Given these near-unanimously critical reactions, should we be surprised that Griffith’s re-election prospects look just as endangered as they were last week? For one, there is now no doubt that he will face a very tough GOP primary: Madison County Commissioner Mo Brooks, who had been preparing for months to run a top-tier campaign, has made it clear he will stick to the race. The party’s 2008 nominee Wayne Parker is also considering jumping in. (Note that Griffith cannot hope to clinch a plurality victory as his rivals divide the anti-incumbent vote because Alabama has a two-round primary system, which will force him to get 50% to move on to the general election.)

Second, Democrats might still have a shot at contesting the general election. District voters have never voted for a Republican congressman, so the Democratic nominee can certainly hope to appeal to the electorate’s loyalty to overcome the fact that McCain received 61% of the vote in 2008 (after all, Griffith managed to win an open seat that year, and he certainly was not helped by the top-of-the-ticket coattails considering Obama only got 38%). The most intriguing possibility is that Agriculture Commissioner Ron Sparks, who is currently running for Governor, downgrade his ambitions to the House race; he pointedly refused to rule out the possibility. Another possibility is Public Service Commissioner Susan Parker, who also held the statewide office of Auditor, but local blog Political Parlor deems her entry unlikely because she would have to give up her current office.

Note that from the perspective of the GOP leadership it could not matter less whether Griffith survives the primary: Whoever moves on to the general election, the Republican nominee will not have to face a Democratic incumbent. While Sparks or Parker could make the general election competitive, there is no doubt that the GOP is now clearly favored to hold AL-05 in the 112th Congress.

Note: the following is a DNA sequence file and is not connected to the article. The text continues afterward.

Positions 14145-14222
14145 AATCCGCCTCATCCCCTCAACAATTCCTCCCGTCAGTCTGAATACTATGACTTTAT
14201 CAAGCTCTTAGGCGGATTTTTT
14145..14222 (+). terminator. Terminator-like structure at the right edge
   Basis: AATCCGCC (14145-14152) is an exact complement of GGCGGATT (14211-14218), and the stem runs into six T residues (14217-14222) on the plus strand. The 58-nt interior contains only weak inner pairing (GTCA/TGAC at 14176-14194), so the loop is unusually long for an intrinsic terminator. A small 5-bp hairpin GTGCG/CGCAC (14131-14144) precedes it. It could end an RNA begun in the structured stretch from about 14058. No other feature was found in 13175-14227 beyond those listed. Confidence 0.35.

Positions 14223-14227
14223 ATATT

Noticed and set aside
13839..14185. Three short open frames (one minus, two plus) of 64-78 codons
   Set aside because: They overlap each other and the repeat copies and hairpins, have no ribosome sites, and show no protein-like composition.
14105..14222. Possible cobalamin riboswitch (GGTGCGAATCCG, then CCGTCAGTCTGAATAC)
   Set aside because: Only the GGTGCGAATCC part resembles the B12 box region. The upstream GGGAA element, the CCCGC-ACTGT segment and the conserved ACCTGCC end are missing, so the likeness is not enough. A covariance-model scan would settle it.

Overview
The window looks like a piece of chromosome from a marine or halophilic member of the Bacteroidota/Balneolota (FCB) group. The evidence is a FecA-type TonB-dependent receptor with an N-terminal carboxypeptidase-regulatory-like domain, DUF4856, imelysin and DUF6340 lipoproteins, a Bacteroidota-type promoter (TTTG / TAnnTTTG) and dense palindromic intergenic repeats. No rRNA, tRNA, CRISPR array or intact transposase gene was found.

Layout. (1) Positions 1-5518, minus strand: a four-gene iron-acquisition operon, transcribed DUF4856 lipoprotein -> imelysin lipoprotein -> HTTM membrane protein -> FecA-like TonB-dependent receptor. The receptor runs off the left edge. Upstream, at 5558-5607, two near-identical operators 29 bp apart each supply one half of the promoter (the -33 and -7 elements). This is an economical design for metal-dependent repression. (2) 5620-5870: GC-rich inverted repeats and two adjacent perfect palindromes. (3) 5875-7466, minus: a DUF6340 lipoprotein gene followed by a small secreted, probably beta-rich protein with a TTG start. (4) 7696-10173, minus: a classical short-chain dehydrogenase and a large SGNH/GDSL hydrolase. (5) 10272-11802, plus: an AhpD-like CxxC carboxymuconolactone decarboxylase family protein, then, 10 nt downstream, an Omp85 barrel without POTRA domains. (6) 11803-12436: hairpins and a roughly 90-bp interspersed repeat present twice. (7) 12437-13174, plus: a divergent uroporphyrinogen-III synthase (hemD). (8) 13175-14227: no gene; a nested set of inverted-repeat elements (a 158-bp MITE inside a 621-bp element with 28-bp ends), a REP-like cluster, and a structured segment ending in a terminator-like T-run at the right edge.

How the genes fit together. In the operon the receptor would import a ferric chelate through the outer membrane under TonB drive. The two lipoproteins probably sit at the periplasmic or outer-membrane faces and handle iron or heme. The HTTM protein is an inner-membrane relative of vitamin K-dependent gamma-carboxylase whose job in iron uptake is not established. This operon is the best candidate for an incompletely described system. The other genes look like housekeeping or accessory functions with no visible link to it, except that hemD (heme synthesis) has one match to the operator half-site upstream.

But from Griffith’s perspective, it obviously matters a great deal. As such, his fate over the past few days will not help Republicans convince other Democrats to cross over. Within a day of the Alabaman’s announcement, the two freshmen representatives who represent the most hostile districts announced they were sticking with Democrats: Rep. Bobby Bright (AL-02) reportedly said as much to DCCC officials, while Rep. Walt Minnick (ID-01) released a statement. Of course, they might very well change their minds in the months ahead, but I would not hold my breath - especially for Minnick: Releasing a statement (as opposed to than privately informing party officials, as Bright did) is the type of incriminating commitment he would not want out there if he was secretly mulling a switch.

Yet, an unexpected Democrat emerged as the most open to becoming a Republican: Rep. Chris Carney, a sophomore who represents a district (PA-10) Bush won by 20% and McCain by 9%. When Politico reported that prominent Republicans were reaching out to Carney and that he had received a phone call from no other than John McCain, the congressman’s office responded: “No further comment at this time.” The next day, however, Carney put a statement announcing that, “I appreciate the Republican Party’s outreach, but I have no plans to change parties.”

There has been a fair amount of skepticism that Carney might ever have seriously considering switching parties. While he is a Blue Dog, he has never tried to position himself as one of the more conservative House Democrats: He voted for the health-care bill, for the stimulus, for the financial regulation bill. In a district with a substantial conservative electorate, how could he possibly have survived a Republican primary with such a record?

Rather, Carney might have been signaling he was considering switching parties to draw attention to the fact that Republicans were courting him - something he is sure to bring up in his general election campaign next fall. In fact, Carney wasted no time touting his independence in light of these latest developments: “I am flattered by the overtures of Sen. McCain and other Republican Party officials and consider their outreach a sure sign that I have worked in a truly bipartisan manner,” he said in the same statement that announced he would stay a Democrat. “I always put my district above political party and have maintained an independent voice.” Given Carney’s voting record, how did the GOP leadership not see this was coming?


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Health-care bill passes Senate

On a 60 to 39 vote, the Senate passed the health-care reform bill this morning, advancing the legislation towards a now all but ineluctable adoption in early 2010.

That the past few days were unsuspenseful is enough to make us forget that back in August it was no foregone conclusion that Democrats would present a unified front; even as it became clear in November that something would pass, the outlines of a bill that might get the support of 60 senators wasn’t easy to discern. Yet, by last week-end the only question marks concerned the timing of the vote and Robert Byrd’s health, which Tom Coburn had essentially urged conservatives to pray would deteriorate (which led to this depressing, albeit perhaps fake, video of someone who took him seriously). Over and over this week, 60 Democrats stood united in pushing the bill forward.